Speaking of pictures, to go along with our new name we decided to get some professional pictures taken as well.  While a snapshot will do in a pinch, it’s well worth the money to pay a professional to take several different kinds of photographs of your group.  These can be used for websites, Facebook pages, and print brochures.  One of our “casual” shots, for lack of a better word, is pictured at the beginning of this post, and a more formal one with white tie and tails is seen at left.  Ensemble members are, from left to right, Alex Noppe, James Boldin, and Micah Everett. Brad Arender of Arender Photography Studio took these, and we think he did a fantastic job! We have a number of off-campus performances coming up this year – more on those in future posts – and we needed some promotional materials to send to our hosts. Along with the name, good photographs are another big component of marketing a chamber music group.  While they certainly won’t cover up any musical shortcomings, these elements can really help get your foot in the door when it comes to booking performances.  From there it’s up to the group to take care of putting together a fine musical performance.

“New” Music for Brass Trio

As mentioned previously in this post, the Chamber Arts Brass recently performed at the Big 12 Trombone Conference in Lubbock, TX.  We just received the recording from the concert, and overall I’m very pleased with it.  The hall had a nice resonant sound, but you can still hear articulations very clearly.  You can check out recordings of two of the pieces we performed at the end of this post.  The first one is Daniel Schnyder’s Trio for Trumpet, French horn, and Trombone, a relatively new work composed in 1996.  The other piece is one I’m fairly sure most people aren’t familiar with, Diversions for Brass Trio by Roger Jones.  Dr. Jones taught theory, composition, and tuba at The University of Louisiana at Monroe, and retired a few years before I joined the faculty.  I came across this piece while looking over some old Chamber Arts Brass programs from the late 1980s and early 1990s.  I contacted Roger and asked him if he would be willing to send us the piece, and he graciously provided our trio with a full set of parts.  As an introduction to the piece I’ve included some program notes that Roger wrote.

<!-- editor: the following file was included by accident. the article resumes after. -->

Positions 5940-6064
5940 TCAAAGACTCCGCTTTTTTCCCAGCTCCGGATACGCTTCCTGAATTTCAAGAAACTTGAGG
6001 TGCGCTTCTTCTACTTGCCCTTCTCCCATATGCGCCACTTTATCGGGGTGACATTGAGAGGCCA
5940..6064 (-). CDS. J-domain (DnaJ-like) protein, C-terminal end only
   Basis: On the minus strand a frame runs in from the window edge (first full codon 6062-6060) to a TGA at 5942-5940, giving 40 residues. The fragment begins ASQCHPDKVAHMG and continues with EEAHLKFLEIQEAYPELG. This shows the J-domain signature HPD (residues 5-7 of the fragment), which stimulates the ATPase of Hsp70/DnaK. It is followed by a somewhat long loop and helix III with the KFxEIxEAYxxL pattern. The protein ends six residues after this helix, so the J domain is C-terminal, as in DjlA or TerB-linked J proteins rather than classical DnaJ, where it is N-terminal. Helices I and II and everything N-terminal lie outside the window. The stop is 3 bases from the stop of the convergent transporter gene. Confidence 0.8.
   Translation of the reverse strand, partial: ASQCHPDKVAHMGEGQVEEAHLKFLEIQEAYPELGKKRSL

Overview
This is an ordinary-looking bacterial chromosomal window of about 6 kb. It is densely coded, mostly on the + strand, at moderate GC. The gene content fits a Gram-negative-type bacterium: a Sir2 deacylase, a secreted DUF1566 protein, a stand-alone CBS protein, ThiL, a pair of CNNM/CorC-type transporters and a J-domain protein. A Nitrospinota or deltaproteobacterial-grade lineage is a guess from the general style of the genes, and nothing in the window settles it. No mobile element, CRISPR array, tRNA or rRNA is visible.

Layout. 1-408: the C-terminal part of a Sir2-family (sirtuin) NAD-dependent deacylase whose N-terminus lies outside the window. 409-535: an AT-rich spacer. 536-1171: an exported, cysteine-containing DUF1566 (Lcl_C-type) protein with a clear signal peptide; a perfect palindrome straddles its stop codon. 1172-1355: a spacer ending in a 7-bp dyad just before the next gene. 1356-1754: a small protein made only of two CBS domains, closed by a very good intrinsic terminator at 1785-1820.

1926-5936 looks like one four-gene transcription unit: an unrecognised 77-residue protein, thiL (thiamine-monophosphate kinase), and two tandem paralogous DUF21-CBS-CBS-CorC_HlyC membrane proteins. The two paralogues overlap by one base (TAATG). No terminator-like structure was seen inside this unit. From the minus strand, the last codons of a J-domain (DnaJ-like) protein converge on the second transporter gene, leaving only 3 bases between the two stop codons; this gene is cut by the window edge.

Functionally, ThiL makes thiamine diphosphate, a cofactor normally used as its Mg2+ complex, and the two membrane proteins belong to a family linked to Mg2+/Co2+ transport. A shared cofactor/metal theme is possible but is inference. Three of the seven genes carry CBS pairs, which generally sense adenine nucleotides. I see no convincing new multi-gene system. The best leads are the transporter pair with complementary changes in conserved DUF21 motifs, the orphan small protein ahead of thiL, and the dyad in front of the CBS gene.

Diversions for Brass Trio was sketched in the spring of 1980 as a compositional exercise to explore the medium made standard by Francis Poulenc’s Sonata for Horn, Trumpet and Trombone. Like that milestone piece, Diversions is neoclassical and at times whimsical. The completed sketch was set aside until 1989, when a few revisions were made, and the work was premiered at The University of Louisiana at Monroe (then Northeast Louisiana University) in April of that year.